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Wikipedia gives this definition of totally bounded uniform space:

a subset $S$ of a uniform space $X$ is totally bounded if and only if, given any entourage $E$ in $X$, there exists a finite cover of $S$ by subsets of $X$ each of whose Cartesian squares is a subset of $E$.

Minimus Heximus user of math.stackexchange.com has given in his answer an other definition:

$(X,\mathcal D)$ is totally bounded, when for each entourage $D\in \mathcal D$, there are $x_1,...,x_n\in X$ with $D[x_1]\cup...\cup D[x_n]=X$.

Minimus Heximus has proved that his definition follows from Wikipedia's definition.

Does the converse hold? Is the Wikipedia's definition a consequence of Minimus Heximus's definition? Or is there a counter-example?

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Given any entourage $E$, let $\:U=E\:$,$\:$ and let $V$ be as in part 4 of
wikipedia's definition of uniform space, and let $\;\; D \: = \: V^{-1} \cap V \;\;\;$.

$D \;\; = \;\; V^{-1} \cap V \;\; \subseteq \;\; V^{-1} \;\;\;\;$ and $\;\;\;\; D \;\; = \;\; V^{-1} \cap V \;\; \subseteq \;\; V \;\;\;\;$ and $\;\;\;\;$ $D$ is an entourage

Let $\:x_1,...,x_n\:$ be such that $\;\; D[x_1\hspace{-0.03 in}]\cup...\cup D[x_n\hspace{-0.03 in}] \: = \: X \;\;\;$.


For all elements $i$ of $\:\{\hspace{-0.02 in}1,\hspace{-0.02 in}2,\hspace{-0.02 in}3,...,n\}\:$,$\:$ for all elements $\:\langle \hspace{.03 in}y,\hspace{-0.02 in}z\rangle\:$ of $X^{\hspace{.02 in}2}$,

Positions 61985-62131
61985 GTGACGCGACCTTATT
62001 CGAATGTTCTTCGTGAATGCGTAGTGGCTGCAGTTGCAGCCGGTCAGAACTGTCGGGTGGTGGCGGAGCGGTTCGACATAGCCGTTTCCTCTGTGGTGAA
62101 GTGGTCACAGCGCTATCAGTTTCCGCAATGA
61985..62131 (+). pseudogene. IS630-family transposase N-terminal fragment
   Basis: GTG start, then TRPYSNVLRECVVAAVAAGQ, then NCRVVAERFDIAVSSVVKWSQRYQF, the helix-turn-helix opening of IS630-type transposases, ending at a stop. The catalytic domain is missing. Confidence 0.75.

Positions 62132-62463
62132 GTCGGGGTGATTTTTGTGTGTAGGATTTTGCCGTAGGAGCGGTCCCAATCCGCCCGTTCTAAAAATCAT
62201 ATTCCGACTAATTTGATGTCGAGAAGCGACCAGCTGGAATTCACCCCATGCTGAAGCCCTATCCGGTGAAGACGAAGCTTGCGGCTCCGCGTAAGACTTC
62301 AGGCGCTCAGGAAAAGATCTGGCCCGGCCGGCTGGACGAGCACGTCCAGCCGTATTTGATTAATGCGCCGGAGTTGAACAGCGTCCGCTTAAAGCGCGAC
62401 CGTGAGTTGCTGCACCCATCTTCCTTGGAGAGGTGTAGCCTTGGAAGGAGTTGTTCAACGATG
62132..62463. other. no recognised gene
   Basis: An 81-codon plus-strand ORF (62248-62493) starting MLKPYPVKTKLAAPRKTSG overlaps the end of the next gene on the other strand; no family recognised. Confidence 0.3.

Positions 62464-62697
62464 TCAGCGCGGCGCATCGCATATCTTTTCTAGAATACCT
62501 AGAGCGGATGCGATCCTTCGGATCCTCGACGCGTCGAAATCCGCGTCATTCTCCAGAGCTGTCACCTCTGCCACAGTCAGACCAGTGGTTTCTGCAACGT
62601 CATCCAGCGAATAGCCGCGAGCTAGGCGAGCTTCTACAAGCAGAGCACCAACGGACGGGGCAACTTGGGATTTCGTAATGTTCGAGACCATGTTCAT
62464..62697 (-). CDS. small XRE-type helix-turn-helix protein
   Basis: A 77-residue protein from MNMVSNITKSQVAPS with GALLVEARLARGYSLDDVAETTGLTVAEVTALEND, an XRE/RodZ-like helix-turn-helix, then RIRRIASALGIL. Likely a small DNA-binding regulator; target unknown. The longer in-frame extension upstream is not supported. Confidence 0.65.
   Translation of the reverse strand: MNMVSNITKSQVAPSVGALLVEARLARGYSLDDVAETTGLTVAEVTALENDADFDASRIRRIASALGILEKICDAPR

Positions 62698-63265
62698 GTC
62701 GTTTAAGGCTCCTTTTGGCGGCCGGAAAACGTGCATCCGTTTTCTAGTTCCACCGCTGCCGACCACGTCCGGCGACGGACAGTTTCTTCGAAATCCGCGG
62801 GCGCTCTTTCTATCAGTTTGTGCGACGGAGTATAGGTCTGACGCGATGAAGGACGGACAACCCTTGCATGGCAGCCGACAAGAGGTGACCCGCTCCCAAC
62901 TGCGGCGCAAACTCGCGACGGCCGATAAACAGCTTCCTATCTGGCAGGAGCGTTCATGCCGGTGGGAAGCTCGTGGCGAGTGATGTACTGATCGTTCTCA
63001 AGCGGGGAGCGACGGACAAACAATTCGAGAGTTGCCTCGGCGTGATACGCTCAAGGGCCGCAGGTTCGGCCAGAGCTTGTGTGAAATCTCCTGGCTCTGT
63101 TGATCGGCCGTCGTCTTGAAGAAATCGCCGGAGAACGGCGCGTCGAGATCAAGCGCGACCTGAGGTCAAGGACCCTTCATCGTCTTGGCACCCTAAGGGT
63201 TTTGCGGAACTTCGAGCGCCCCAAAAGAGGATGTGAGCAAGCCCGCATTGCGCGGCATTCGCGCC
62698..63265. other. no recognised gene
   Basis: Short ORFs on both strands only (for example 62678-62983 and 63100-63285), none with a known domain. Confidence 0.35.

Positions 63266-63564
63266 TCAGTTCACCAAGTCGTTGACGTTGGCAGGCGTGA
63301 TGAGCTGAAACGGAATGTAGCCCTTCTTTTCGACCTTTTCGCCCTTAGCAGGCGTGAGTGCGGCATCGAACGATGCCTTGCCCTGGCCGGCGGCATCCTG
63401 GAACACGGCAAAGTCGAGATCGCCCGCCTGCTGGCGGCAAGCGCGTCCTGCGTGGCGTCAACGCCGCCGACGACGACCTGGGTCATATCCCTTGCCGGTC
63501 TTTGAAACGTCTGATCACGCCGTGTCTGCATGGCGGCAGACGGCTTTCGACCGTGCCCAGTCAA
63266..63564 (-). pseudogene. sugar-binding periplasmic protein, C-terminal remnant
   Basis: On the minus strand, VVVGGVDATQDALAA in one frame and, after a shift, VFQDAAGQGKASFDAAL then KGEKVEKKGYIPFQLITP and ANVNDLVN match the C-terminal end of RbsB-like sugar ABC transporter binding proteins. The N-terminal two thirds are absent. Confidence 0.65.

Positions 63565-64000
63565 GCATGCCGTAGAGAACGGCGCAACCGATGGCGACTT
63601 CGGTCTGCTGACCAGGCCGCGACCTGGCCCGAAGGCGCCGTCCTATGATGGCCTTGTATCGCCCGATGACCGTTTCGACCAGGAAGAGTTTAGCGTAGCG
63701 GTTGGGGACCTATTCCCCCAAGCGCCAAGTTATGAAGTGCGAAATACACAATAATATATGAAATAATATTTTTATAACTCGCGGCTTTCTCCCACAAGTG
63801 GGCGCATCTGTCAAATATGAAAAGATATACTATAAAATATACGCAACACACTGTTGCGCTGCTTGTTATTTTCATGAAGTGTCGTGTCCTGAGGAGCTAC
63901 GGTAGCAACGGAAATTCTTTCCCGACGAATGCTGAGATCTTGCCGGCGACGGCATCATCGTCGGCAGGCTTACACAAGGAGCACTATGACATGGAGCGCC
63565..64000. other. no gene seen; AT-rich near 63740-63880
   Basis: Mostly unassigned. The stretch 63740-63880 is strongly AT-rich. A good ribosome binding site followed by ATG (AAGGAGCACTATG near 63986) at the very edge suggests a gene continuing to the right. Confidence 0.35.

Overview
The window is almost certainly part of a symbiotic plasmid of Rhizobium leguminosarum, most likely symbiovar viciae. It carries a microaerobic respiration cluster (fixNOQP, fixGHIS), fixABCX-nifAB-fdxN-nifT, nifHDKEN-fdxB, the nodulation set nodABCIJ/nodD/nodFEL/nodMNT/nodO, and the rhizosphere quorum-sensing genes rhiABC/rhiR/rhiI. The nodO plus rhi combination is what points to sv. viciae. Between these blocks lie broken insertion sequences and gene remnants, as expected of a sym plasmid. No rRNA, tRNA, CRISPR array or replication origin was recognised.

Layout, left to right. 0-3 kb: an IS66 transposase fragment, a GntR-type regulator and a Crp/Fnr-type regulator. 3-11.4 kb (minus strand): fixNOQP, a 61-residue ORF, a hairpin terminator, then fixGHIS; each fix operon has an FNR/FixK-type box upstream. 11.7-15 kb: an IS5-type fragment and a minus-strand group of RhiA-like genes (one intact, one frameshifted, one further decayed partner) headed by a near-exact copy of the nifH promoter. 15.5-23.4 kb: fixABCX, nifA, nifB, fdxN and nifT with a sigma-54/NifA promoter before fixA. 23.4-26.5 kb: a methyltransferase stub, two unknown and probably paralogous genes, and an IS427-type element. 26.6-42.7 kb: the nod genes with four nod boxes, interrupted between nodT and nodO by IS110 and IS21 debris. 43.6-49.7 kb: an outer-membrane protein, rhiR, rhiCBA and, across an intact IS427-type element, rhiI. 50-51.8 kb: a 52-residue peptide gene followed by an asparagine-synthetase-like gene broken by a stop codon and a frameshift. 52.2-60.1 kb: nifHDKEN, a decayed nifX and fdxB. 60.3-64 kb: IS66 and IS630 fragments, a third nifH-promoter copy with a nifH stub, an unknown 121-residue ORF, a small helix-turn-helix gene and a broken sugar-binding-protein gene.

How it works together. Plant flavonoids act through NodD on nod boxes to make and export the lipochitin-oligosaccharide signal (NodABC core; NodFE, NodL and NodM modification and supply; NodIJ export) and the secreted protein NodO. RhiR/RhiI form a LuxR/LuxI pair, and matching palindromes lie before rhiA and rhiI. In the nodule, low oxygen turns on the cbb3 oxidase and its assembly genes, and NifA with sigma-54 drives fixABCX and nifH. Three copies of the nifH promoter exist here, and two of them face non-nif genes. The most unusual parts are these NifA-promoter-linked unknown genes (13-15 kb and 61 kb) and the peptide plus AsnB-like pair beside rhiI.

$\langle \hspace{.03 in}y,\hspace{-0.02 in}z\rangle \: \in \: \left(D[\hspace{.02 in}x_i]\right)^2 \;\;\;\; \implies \;\;\;\; \langle \hspace{.02 in}x_i,y\rangle \: \in \: D \: \subseteq \: V^{-1} \;\; \text{ and } \;\; \langle \hspace{.02 in}x_i,z\rangle \: \in \: D \: \subseteq \: V$
$\implies \;\;\;\; \langle \hspace{.03 in}y,x_i\rangle \: \in \: V \;\; \text{ and } \;\; \langle \hspace{.02 in}x_i,z\rangle \: \in \: V \;\;\;\; \implies \;\;\;\; \langle \hspace{.03 in}y,z\rangle \: \in \: U \: = \: E$

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For all elements $i$ of $\:\{\hspace{-0.02 in}1,\hspace{-0.02 in}2,\hspace{-0.02 in}3,...,n\}\:$,$\:$ $\: \left(D[\hspace{.02 in}x_i]\right)^2 \subseteq E \:\:$.

$D[x_1\hspace{-0.03 in}]\hspace{.02 in},...,D[x_n\hspace{-0.03 in}]\:$ satisfies wikipedia's definition.

Since that works for any entourage $E$, Wikipedia's definition follows from his definition.



Therefore Wikipedia's definition is a consequence of Minimus Heximus's definition.

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